After you’ve read the book and learned the basics, Coindesk is a great source of current news on all things blockchain, cryptocurrency and so on. For specific questions, there is also a Bitcoin Stack Exchange Q&A site.

Of course, one of the most interesting things to come out of Bitcoin is not the cryptocurrency itself, but the blockchain, a distributed alternative to the centralized ledgers used in finance everywhere, it is built upon.

Blockchain, Distributed Ledgers

Unfortunately, a blockchain as used by Bitcoin has features that make it unsuitable for certain uses; poor scalability and slow speed of processing and confirming transactions being two of them.

There are, however, several projects that try to address these issues, such as Juno which specifically targets greater throughput performance.

Microsoft even has a blockchain project for its cloud computing service Azure called Project Bletchley.

But, the most interesting, in my opinion, distributed ledger project right now is R3 Corda. This is a joint venture between a number of banks aiming to built a distributed ledger specifically for financial transactions. What makes Corda stand out among the many blockchain/distributed ledger projects is that it is not a technology project looking for applications. Instead they are taking real requirements from the world of finance and try to mold the technology to fit them. As Richard Gendal Brown, R3’s Chief Technology Officer, writes in their introduction:

Every successful project I’ve worked on started with the requirements, not some cool piece of technology.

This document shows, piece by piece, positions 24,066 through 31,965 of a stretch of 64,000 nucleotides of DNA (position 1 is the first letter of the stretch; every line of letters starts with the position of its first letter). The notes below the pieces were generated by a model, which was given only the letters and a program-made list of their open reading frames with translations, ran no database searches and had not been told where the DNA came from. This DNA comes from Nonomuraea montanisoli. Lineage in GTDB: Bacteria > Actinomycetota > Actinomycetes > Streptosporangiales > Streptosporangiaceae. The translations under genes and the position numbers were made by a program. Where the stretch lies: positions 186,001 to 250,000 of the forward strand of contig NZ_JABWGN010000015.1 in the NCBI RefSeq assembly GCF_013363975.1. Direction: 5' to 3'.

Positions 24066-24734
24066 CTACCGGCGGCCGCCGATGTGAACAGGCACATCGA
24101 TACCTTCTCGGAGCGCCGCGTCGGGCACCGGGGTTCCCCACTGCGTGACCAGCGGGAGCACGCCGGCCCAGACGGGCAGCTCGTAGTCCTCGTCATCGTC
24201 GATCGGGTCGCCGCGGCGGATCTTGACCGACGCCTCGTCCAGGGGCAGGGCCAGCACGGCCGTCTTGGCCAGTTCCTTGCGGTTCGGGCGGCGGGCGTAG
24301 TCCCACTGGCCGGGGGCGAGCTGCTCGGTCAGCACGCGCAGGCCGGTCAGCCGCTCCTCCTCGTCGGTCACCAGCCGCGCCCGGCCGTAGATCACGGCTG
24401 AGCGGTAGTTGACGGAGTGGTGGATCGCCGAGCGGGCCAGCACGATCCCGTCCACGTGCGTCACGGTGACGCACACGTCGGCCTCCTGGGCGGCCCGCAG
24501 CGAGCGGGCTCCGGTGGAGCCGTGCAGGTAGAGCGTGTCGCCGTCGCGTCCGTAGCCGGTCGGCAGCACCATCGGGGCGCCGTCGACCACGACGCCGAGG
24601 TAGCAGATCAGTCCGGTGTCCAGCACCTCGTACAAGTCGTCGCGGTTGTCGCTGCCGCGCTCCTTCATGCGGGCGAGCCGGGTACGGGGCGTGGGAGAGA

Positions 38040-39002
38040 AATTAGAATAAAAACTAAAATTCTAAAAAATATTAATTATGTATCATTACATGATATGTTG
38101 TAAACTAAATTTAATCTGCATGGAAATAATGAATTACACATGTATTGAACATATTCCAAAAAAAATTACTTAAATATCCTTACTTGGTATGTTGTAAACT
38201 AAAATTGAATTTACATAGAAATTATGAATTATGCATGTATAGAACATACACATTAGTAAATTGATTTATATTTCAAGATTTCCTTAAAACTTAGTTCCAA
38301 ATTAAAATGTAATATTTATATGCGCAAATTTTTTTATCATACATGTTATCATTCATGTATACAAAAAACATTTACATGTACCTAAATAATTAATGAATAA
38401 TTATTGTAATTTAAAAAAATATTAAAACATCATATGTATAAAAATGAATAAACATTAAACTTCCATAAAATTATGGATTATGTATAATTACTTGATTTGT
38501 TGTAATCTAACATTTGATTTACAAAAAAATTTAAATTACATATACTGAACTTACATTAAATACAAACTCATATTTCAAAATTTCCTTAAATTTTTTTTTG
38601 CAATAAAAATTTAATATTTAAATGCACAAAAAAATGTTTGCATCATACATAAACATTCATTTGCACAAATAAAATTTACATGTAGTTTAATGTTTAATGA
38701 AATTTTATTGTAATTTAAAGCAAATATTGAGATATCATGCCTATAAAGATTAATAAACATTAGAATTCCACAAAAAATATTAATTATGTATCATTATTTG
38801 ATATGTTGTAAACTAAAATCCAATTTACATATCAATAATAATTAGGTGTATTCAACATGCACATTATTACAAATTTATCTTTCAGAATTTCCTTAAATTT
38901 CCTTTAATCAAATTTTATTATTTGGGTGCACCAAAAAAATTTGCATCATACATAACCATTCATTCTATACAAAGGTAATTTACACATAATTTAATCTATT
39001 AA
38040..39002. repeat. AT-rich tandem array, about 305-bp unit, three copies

Richard Gendal Brown, by the way, also has his own blog Thoughts on the Future of Finance, on which he discusses technology in the financial sector in general (e.g. Apple Pay), not just distributed ledgers. Highly recommended.

Smart Contracts

Looking beyond finance, there is Ethereum which has built a smart contract platform on its blockchain. One example of such a smart contract is The DAO, a kind of investment company bound by bylaws written in code instead of legal prose. Since the company exists only virtually, it’s still unclear which country’s laws govern it. Its creators say a DAO is self-governing, i.e. its actions determined only by its coding and thereby not subject to outside influence such as a regulator.

Because of a coding error in the code of The DAO, an attacker was (almost) able to rob it of millions of dollars on 17-Jun-2016. This article has a good summary of how it happened. The Slock.it blog also has a number of articles worth reading on the attack and its aftermath. On the topic of entrusting your investment money to an autonomous organization bound only by smart contracts, their COO Stephan Tual writes:

[I]t is very challenging to write smart contracts that are both complex in nature and 100% safe. Therefore, it’s fair to say that the discussion of any Ethereum-based project should be handled with the great care it deserves.

Speaking of Slock.it: they have used the Ethereum blockchain as the backbone of a neat IoT project: the Ethereum computer powering smart locks called slocks.